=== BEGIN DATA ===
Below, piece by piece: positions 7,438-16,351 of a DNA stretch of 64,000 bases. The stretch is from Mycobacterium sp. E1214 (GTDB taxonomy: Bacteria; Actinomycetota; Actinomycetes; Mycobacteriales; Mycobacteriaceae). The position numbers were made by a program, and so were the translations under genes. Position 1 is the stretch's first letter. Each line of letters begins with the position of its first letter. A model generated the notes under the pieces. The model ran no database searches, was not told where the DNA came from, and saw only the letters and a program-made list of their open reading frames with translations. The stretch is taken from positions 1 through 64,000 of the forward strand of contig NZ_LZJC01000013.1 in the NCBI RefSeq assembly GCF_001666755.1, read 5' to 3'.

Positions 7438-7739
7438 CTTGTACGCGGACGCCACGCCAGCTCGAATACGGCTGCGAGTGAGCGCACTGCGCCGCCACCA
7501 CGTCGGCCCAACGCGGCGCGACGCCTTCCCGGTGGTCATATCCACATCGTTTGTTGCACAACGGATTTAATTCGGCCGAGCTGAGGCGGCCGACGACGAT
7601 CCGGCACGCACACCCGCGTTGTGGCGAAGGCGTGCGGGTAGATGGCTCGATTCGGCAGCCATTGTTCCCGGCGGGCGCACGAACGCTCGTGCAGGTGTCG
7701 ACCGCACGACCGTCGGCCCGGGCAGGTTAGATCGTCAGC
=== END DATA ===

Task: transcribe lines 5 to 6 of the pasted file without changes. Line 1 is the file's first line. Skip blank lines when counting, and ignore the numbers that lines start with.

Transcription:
7601 CCGGCACGCACACCCGCGTTGTGGCGAAGGCGTGCGGGTAGATGGCTCGATTCGGCAGCCATTGTTCCCGGCGGGCGCACGAACGCTCGTGCAGGTGTCG
7701 ACCGCACGACCGTCGGCCCGGGCAGGTTAGATCGTCAGC